Anti-Trump protests continued around the country yesterday, with at least two direct actions in New York City, including a well-attended, vociferous rally and march in and around Washington Square Park.

The afternoon-into-evening demonstration in the Village was positioned as a "Love Rally", with organizer Sydney Miller hoping to emphasize support for "targets of Donald Trump's hate speech," including "Muslims, women, those who have disabilities, latinos/latinas/latinx people and everyone else" the president-elect has put down. The all-inclusive, family-friendly vibe led to more positive feelings and young children in attendance than at previous anti-Trump marches. But, it's all but impossible not to express a large measure of disgust when your subject is the autocratic Republican leader, so there was plenty of anger on display as well.

Starting at around 2:00 p.m., several hundred demonstrators gathered around the Washington Square Arch (the fountain was running but closed, as if anyone would have wanted to go swimming in yesterday's bluster and chill) and, after some chanting and a few speeches, a huge pack would leave the park and march in a loop over to Sixth Avenue, up to 9th Street, and then back down Fifth. These happened at least twice.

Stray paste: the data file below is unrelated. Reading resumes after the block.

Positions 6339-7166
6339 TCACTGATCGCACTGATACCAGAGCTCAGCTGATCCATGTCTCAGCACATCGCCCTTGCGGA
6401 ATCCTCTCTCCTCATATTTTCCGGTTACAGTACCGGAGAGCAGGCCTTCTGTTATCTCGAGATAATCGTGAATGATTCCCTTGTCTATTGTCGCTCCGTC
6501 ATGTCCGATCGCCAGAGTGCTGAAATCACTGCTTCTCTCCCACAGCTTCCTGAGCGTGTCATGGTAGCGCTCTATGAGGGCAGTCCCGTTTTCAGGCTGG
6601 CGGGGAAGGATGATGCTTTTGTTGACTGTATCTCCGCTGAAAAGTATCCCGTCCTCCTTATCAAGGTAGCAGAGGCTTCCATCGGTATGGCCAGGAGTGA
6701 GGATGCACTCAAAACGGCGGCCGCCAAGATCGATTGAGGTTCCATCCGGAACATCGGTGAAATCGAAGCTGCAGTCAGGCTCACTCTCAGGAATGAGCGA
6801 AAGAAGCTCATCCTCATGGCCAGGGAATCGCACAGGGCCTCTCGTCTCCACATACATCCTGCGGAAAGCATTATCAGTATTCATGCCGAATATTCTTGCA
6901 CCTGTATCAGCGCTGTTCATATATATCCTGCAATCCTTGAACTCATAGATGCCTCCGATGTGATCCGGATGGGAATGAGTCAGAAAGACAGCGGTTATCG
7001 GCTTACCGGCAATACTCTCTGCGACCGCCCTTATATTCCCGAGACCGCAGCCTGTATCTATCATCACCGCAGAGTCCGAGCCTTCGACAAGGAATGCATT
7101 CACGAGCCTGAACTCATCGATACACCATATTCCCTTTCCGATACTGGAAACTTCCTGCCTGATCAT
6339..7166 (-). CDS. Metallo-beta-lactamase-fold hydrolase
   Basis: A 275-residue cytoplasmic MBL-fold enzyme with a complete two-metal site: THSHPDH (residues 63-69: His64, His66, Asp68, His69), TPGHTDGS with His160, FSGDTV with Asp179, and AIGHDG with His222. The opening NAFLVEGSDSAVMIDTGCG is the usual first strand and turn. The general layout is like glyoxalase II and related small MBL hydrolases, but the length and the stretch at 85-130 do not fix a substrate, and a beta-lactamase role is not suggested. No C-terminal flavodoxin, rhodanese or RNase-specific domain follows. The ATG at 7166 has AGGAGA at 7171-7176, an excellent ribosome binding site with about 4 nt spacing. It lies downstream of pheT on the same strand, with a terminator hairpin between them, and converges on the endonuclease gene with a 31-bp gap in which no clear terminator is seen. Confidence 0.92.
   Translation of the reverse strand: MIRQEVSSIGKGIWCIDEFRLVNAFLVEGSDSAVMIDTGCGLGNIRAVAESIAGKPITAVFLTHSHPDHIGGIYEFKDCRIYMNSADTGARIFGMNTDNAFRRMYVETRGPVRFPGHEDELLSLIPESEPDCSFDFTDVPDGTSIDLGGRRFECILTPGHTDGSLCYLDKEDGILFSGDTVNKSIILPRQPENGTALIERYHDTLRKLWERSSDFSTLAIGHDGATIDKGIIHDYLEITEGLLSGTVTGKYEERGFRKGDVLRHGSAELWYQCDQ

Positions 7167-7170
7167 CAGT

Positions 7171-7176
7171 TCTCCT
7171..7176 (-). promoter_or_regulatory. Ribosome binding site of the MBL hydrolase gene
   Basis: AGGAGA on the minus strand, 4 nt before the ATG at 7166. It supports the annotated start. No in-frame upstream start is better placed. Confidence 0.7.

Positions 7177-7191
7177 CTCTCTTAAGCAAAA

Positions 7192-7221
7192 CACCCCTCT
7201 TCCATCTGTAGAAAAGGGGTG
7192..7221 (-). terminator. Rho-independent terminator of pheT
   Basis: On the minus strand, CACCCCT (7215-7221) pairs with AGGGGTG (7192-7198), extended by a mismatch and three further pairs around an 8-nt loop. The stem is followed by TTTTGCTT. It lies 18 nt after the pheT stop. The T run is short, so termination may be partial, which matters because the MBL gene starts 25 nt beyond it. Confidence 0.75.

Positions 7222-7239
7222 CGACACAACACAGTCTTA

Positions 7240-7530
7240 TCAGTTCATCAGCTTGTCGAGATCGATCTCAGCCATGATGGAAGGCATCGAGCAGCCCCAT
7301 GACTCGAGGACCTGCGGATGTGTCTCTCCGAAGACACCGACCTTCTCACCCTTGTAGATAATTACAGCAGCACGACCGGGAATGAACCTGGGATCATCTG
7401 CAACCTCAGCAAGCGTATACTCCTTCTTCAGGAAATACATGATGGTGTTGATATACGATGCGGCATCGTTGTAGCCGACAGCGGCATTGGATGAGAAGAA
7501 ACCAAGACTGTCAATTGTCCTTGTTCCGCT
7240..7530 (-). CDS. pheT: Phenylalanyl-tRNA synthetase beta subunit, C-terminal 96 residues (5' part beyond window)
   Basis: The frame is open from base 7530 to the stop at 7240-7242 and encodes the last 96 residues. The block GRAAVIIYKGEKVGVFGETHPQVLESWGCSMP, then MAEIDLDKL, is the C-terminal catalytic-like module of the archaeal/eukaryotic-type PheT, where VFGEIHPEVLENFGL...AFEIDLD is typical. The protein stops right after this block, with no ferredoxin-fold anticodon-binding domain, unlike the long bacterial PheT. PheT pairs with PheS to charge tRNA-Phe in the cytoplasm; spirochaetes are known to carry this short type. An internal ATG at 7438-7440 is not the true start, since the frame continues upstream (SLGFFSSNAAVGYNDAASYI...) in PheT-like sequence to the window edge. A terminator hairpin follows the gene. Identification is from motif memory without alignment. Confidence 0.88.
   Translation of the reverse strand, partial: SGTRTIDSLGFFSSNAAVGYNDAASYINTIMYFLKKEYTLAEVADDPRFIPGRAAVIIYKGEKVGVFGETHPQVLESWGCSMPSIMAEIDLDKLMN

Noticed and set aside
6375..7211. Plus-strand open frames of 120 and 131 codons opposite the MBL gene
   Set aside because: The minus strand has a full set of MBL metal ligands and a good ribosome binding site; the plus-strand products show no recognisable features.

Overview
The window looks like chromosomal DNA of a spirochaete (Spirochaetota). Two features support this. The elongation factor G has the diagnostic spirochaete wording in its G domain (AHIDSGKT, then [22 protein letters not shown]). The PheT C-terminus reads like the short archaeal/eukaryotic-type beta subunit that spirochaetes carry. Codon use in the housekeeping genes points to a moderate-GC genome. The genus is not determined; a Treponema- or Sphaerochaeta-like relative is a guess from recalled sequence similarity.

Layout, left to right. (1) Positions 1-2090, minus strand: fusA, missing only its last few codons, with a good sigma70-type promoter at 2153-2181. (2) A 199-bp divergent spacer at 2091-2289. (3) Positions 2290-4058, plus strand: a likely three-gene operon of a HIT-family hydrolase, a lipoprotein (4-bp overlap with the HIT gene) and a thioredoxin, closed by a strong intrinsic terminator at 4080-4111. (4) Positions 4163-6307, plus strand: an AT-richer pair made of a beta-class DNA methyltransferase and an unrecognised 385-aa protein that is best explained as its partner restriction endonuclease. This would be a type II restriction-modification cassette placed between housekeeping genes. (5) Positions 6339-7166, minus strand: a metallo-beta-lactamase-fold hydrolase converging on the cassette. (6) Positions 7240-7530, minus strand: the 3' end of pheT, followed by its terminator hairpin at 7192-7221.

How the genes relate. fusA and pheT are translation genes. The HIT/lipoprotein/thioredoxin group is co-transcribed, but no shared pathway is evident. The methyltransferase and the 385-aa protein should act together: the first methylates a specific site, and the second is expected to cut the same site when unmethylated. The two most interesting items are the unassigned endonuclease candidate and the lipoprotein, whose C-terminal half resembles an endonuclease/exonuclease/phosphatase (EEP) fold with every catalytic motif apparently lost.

The NYPD watched these moving demonstrations closely, but protesters mostly stayed on the sidewalk, blocking traffic only intermittently, and there was little tension and no arrests.

Given the potential for so many terrible things to happen as soon as Trump and a GOP Congress start wielding power, the protest had many messages. Chants of "Say it loud, say it clear: refugees are welcome here" would give way way to "Hey hey, ho ho, climate change is not a hoax" to "Gay rights are human rights", "Black lives matter", "Our body, our choice", and the more sweeping "We reject the President-elect."

Many in the crowd were distributing safety pins, the current symbol of solidarity with the oppressed, and one that offers a visual signal that the wearer represents a "safe space" to strangers feeling discomfort or fear due to hate in a public space.

There's a big Not My President demonstration planned for today, starting with a rally at noon in Union Square and a march up to Trump Tower. This is likely to be a more antagonistic event.